An Ohio man who police say allegedly tried to force his pregnant girlfriend at gunpoint to have an abortion has been charged under the state’s unborn victims law and sentenced to 13 years in prison for the crime.
Dominic L. Holt-Reid, 28, was indicted on six counts including attempted murder, kidnapping, improper handling of a firearm in a motor vehicle, carrying a concealed weapon and having a weapon under disability. Holt-Reid was arrested and charged after he tried to make his partner, Yolanda Burgess, 27, keep a scheduled appoint for an abortion she decided to go back on after further thought. The young woman has since delivered the child, who is healthy.
The Associated Press indicates the sentence handed down today came after prosecutors informed the court that Holt-Reid lacked remorse. He was sentenced to five years for attempted murder, five years for abduction and three years for the involvement of a gun in the crime. The judge rejected arguments from Holt-Reid’s attorney that he was involved in far less involved crimes and that he should have received a lighter sentence.
Sgt. Rich Weiner, a Columbus police spokesman, told the Columbus Dispatch newspaper that Burgess and Holt-Reid have another child together. They said the couple were in a vehicle dropping their child off at school when Holt-Reid became angry after Burgess refused to keep the abortion appointment slated for this morning.
Holt-Reid reportedly removed a loaded .45 caliber Taurus handgun from the glove compartment and pointed it at his pregnant girlfriend — forcing her to drive to the abortion center. The Dispatch indicates Burgess passed a note to center staff, who called the police after receiving it. He was found in Burgess’ car with the handgun concealed in his pants.
Holt-Reid represents what research shows is the all-too-frequent phenomenon of coerced and pressured abortions. A report from the Elliot Institute, Forced Abortion in America, calls the problem a “widespread epidemic.” The report notes how research suggests most abortions are likely unwanted or coerced, with one survey of women who had abortions finding that 64 percent said they felt pressured by others to abort.
The same survey found 80 percent of women said they did not receive the counseling they needed to make a decision — even though more than half said they felt rushed or uncertain about the abortion.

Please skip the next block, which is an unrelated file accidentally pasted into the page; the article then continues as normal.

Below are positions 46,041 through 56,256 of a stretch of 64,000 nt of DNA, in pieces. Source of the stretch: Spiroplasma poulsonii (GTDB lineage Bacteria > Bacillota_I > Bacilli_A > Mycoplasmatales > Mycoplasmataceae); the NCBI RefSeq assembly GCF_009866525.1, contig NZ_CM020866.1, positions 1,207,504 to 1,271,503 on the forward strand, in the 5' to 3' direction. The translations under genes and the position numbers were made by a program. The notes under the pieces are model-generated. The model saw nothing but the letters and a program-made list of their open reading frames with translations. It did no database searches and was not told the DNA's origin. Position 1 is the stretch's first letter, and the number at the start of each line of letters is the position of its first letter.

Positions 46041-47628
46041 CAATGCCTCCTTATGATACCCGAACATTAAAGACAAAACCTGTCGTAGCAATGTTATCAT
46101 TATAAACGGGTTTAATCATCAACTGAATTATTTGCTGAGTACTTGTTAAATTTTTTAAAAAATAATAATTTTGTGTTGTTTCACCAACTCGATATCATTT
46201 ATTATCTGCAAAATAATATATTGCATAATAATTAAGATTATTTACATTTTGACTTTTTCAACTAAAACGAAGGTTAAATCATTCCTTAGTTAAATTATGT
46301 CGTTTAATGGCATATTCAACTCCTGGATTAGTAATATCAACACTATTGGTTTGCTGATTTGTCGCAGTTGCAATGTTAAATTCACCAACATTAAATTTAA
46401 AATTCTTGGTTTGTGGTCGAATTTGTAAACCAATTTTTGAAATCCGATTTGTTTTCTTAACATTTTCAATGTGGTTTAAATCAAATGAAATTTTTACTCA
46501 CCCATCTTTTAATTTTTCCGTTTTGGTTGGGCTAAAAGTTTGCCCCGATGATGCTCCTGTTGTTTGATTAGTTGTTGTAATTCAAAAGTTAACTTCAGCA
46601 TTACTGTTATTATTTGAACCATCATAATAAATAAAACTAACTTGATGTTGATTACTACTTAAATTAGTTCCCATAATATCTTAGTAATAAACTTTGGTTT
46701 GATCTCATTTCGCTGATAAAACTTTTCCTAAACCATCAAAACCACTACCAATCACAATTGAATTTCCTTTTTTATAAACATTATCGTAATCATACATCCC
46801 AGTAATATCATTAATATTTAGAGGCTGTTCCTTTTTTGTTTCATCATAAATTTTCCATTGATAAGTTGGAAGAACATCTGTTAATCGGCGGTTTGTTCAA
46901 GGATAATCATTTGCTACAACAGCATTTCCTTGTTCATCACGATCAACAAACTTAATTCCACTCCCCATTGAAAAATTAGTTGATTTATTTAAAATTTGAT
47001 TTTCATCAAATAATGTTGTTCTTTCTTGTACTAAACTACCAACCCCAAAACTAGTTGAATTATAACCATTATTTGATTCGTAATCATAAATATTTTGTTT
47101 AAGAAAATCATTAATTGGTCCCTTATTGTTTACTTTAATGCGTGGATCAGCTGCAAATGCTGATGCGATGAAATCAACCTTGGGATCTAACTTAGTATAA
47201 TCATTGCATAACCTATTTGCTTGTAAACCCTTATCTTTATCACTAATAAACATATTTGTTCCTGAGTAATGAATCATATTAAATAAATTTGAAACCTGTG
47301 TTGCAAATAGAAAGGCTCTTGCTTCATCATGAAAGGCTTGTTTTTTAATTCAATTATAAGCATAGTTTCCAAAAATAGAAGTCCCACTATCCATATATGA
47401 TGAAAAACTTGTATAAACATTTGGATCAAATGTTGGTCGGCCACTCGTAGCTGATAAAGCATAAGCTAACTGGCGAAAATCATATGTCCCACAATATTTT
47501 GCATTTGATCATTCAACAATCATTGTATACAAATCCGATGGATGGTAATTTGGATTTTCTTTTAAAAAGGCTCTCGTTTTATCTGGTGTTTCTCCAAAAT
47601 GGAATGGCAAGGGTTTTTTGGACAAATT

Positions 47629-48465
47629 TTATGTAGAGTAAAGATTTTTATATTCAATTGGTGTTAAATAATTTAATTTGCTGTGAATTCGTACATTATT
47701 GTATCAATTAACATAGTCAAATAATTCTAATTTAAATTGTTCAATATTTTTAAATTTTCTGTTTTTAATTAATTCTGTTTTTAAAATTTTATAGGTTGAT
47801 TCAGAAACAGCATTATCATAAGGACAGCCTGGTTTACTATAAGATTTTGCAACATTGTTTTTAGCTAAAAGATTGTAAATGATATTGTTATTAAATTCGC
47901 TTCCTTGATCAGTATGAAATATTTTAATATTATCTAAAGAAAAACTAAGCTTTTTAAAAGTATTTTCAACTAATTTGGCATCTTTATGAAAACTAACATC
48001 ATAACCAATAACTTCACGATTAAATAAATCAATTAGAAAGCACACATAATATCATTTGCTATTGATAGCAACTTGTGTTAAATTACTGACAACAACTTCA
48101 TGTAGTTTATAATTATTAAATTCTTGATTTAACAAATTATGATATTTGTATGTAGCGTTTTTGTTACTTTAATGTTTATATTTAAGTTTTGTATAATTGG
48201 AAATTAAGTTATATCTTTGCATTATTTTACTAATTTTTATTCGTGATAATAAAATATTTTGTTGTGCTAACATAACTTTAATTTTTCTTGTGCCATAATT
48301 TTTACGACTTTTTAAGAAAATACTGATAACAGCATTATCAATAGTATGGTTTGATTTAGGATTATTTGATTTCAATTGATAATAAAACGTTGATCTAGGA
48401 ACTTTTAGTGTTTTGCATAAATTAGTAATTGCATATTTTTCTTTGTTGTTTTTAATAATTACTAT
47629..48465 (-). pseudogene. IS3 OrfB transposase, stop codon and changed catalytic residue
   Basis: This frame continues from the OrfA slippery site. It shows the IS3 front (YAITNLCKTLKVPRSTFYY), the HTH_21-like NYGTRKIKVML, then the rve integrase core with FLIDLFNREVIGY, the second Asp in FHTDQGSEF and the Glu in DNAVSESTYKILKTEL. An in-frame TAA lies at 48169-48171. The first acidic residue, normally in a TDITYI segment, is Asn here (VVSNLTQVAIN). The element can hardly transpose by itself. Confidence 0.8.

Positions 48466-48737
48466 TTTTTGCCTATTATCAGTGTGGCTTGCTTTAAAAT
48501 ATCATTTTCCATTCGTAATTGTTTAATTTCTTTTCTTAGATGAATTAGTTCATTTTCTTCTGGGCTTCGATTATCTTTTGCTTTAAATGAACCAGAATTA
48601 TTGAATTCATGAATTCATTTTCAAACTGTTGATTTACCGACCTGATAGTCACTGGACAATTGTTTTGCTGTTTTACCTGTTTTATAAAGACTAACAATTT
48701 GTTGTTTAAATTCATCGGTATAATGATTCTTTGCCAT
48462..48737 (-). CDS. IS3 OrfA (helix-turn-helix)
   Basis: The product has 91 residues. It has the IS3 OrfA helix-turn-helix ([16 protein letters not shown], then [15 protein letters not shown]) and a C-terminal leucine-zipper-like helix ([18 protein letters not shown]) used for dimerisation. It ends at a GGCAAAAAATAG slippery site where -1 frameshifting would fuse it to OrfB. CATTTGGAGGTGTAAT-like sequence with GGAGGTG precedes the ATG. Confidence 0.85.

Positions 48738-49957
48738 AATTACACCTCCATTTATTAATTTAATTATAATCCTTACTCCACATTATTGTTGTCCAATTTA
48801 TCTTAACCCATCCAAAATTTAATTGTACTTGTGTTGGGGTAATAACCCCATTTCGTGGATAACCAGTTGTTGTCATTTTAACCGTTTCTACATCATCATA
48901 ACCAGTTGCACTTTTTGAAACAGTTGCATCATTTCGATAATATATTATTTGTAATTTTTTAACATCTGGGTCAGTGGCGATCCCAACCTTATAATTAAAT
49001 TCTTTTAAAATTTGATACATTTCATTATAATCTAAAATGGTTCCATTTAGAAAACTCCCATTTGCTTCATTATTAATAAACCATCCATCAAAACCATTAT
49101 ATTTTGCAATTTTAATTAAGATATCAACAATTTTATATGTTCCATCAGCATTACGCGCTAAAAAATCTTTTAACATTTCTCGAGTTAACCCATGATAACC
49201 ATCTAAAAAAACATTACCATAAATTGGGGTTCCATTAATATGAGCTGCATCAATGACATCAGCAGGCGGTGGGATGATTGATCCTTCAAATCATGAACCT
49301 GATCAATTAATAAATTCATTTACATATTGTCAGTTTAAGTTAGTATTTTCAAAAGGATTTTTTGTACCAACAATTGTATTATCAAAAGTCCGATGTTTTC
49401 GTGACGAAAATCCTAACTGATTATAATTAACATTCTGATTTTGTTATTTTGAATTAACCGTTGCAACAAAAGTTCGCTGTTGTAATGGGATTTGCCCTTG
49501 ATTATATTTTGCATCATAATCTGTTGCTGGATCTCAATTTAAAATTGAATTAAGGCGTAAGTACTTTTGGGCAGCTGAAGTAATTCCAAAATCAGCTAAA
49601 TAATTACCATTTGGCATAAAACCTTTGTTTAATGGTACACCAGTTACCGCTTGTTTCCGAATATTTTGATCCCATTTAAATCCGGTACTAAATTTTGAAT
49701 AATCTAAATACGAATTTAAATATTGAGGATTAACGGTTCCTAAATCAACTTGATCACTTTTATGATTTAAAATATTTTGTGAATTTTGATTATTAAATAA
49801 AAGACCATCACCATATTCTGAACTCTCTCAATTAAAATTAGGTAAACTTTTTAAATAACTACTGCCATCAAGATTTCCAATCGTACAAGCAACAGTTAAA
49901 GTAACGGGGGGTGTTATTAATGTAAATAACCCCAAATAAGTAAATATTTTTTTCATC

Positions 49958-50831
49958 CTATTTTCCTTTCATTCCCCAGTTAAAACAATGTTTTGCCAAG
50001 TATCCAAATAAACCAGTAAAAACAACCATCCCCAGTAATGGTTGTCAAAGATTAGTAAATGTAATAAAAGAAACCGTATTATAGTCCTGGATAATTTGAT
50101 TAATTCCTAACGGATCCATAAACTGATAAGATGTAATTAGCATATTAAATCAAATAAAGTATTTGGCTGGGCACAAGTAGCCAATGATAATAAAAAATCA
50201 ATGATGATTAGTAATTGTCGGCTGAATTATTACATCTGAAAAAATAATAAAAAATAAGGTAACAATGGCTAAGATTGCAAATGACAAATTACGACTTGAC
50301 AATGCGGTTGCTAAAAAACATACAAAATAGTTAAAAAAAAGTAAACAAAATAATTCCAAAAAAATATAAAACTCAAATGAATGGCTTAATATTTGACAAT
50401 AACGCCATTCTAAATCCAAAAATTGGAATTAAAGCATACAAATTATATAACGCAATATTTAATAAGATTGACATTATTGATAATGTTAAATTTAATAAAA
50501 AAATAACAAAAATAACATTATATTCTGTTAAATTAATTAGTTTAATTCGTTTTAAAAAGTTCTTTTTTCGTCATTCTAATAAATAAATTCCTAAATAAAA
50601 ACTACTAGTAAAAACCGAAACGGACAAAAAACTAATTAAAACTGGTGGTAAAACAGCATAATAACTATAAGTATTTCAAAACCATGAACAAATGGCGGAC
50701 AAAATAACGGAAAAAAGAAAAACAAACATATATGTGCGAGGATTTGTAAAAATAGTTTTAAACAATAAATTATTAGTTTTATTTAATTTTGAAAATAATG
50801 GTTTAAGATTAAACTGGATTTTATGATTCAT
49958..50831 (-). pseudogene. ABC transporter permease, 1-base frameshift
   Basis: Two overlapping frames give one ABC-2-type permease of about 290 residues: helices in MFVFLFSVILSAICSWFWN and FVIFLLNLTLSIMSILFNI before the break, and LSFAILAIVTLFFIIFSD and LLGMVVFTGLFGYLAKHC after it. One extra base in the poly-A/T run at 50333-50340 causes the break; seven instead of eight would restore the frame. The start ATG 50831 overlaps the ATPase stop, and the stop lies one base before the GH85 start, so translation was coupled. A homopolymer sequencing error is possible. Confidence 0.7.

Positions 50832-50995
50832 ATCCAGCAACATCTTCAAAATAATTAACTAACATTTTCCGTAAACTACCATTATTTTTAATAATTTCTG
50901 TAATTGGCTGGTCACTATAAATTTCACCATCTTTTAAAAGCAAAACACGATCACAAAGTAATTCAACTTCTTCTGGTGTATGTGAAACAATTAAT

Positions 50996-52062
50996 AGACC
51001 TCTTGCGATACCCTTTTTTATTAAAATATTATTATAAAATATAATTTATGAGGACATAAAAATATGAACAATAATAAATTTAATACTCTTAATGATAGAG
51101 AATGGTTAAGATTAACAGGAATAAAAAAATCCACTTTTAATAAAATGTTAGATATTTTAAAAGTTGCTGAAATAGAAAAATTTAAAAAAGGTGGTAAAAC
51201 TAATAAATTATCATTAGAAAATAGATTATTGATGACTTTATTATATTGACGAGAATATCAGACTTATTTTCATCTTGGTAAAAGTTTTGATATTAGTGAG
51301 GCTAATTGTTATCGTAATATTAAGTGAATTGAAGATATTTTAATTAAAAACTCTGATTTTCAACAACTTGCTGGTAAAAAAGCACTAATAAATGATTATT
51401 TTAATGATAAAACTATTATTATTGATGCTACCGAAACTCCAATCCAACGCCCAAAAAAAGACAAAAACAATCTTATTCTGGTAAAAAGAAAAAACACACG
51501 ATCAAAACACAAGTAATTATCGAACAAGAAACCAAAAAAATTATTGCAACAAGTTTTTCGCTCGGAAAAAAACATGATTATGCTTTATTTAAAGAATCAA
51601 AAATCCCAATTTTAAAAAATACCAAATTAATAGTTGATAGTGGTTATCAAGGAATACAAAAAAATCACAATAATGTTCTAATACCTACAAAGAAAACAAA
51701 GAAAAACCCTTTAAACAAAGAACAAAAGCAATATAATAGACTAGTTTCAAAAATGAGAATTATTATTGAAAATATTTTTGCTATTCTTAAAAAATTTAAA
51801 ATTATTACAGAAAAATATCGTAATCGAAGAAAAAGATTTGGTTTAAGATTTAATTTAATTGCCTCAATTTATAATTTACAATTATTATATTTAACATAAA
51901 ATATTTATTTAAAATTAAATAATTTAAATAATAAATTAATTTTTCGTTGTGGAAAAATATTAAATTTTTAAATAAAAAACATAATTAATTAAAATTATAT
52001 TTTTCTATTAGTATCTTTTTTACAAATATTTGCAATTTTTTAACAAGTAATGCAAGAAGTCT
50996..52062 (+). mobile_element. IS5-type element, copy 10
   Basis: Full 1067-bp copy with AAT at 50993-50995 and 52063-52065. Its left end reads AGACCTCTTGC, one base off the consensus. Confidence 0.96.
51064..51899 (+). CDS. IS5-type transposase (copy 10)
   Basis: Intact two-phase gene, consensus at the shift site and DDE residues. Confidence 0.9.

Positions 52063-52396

The consequences for those who refuse abortion can be dangerous and even deadly, according to the report, which details cases of women and girls facing violent attacks or murder for resisting abortion.
Studies of death rates among pregnant women in the U.S. have found that homicide is the leading cause of death among pregnant women, the authors say.
The cases detailed in the report represent only a fraction of the more than 200 cases the Elliot Institute has on file of women and girls being attacked or killed with the intent of getting rid of the pregnancy. The updated report contains new cases as well as a new special section on teens and forced abortion.
“Our files contain hundreds of stories from women and girls who were attacked or killed with the intent of getting rid of the pregnancy,” said Elliot Institute spokesperson Amy Sobie.
She told LifeNews.com, “We’ve been collecting these stories for more than six years through mainstream media sources and pro-life organizations who have been diligently reporting on these kinds of cases. The information is out there, but many people aren’t aware of what might be going on in their own communities.”
Sobie said people might not immediately connect this with abortion because in many cases the woman or girl never makes it to an abortion center — she’s attacked or killed before she even gets there.
“In our opinion, the availability of abortion makes it easier for those around her to think that she shouldn’t be having this baby, and gives those with an interest in getting rid of the unborn child a justification for doing so,” she said.